Archive for December, 2010

PostHeaderIcon Are you a specialist or a generalist?

I’m a firm believer that today’s shooters must possess a wide range of skills. In most markets the resident shooter must also edit, compress for the web, prepare DVDs, and de-noise sound tracks. Today the expectation is that every shooter is proficient in Photoshop, After Effects, and one of the major NLE platforms, like Final Cut Pro.

Students today who are likely to find ready employment after graduation should be able to handle anything that might arise on a modern production, by that I mean, he or she must be able to confidently troubleshoot a range of issues beyond the immediate camera and recording media. Such a person – a problem-solver – will always be valuable and in demand, and so it’s just smart for film and video instructors to adequately prepare their students for this troubleshooter role.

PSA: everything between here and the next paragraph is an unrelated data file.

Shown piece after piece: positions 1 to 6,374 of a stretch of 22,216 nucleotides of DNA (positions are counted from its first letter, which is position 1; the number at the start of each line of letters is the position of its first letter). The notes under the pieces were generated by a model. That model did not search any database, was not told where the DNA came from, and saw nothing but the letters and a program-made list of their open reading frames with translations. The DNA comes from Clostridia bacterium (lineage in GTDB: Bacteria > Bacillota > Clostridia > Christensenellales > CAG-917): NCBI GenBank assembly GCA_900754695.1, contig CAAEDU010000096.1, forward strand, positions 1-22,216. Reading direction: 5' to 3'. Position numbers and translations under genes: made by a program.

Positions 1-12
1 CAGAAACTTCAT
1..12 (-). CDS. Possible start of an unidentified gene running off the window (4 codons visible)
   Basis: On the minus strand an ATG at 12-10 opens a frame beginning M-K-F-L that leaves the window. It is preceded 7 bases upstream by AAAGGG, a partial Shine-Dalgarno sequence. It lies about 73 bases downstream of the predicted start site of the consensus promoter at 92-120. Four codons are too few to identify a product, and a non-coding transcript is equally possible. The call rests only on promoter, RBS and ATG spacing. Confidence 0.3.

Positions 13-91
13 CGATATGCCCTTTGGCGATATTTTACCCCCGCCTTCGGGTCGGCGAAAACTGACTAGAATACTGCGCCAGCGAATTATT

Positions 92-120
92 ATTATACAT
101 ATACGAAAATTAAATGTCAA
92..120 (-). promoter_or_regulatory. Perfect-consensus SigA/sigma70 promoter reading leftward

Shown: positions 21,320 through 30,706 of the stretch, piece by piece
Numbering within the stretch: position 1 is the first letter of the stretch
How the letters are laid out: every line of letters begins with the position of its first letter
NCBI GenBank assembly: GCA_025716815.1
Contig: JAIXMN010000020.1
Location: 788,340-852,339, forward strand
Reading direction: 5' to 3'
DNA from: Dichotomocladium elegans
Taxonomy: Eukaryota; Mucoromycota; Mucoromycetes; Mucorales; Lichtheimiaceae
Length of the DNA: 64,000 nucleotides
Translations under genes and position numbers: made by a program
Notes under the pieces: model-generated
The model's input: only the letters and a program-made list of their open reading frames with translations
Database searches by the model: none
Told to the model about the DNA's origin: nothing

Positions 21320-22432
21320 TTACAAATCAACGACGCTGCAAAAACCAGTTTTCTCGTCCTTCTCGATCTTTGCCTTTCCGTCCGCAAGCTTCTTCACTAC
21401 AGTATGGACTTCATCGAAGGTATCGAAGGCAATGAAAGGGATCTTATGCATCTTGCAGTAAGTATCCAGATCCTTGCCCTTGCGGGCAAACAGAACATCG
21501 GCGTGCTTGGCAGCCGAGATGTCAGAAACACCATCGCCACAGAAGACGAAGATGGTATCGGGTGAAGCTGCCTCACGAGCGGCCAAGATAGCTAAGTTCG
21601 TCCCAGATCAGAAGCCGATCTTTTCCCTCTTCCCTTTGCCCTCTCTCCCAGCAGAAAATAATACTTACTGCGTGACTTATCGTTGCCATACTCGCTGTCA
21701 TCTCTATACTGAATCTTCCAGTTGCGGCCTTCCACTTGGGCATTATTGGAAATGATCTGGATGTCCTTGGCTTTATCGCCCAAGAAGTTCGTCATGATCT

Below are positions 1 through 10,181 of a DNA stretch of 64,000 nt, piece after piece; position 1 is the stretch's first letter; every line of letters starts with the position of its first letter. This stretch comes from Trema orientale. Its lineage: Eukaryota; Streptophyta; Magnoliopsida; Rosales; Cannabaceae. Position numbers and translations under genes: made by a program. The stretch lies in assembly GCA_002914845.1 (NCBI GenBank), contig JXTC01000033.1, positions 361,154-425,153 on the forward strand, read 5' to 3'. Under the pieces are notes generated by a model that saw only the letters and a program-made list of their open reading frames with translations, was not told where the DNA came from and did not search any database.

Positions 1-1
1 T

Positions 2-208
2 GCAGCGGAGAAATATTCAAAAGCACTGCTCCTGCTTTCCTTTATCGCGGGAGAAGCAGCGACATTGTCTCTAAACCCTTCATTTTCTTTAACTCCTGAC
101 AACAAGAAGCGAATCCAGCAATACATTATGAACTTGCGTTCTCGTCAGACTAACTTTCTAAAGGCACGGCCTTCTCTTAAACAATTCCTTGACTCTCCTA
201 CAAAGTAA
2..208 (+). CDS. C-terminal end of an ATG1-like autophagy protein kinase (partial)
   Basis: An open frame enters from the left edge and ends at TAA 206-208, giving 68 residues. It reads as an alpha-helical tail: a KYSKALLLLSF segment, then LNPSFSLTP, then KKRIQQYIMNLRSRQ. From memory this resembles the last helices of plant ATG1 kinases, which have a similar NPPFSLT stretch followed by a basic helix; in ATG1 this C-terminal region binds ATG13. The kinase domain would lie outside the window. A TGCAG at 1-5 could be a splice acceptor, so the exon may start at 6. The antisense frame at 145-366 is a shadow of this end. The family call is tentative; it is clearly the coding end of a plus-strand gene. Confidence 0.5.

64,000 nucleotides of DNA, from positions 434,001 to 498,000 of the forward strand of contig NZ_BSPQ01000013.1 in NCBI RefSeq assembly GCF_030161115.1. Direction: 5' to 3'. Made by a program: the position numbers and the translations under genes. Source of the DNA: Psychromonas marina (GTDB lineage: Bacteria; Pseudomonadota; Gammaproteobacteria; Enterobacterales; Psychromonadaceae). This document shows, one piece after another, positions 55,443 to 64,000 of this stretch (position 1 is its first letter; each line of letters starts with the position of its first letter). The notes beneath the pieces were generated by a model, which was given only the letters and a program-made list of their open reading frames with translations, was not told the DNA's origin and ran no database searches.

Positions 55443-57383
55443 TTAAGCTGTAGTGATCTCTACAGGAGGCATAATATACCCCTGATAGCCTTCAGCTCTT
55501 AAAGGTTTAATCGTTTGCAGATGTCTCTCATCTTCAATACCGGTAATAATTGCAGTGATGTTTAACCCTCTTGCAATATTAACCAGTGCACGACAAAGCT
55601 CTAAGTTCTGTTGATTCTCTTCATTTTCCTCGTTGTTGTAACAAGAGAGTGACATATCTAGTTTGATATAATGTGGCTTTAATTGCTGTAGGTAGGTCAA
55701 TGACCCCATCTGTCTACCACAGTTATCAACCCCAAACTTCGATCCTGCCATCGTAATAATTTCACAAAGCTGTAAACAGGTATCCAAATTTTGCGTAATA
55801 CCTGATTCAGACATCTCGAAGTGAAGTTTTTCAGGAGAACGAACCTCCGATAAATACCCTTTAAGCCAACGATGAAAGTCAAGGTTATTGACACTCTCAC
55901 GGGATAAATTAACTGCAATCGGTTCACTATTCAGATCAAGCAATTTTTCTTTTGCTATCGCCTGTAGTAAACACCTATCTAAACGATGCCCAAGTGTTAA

In most markets the era of specialization ended with the advent of DV in 1995, although, admittedly, we still need well-groomed technicians in technologies like 3D. For most folks the setup of a 3ality rig with two Reds converging on a mirror is a process fraught with peril. So yes, a specialist with specific 3D camera setup skills is currently very much in demand. Considering the market as a whole, however, most productions benefit most from a generalist, that man or woman versatile enough to assume a wide range of responsibilities from script to screen.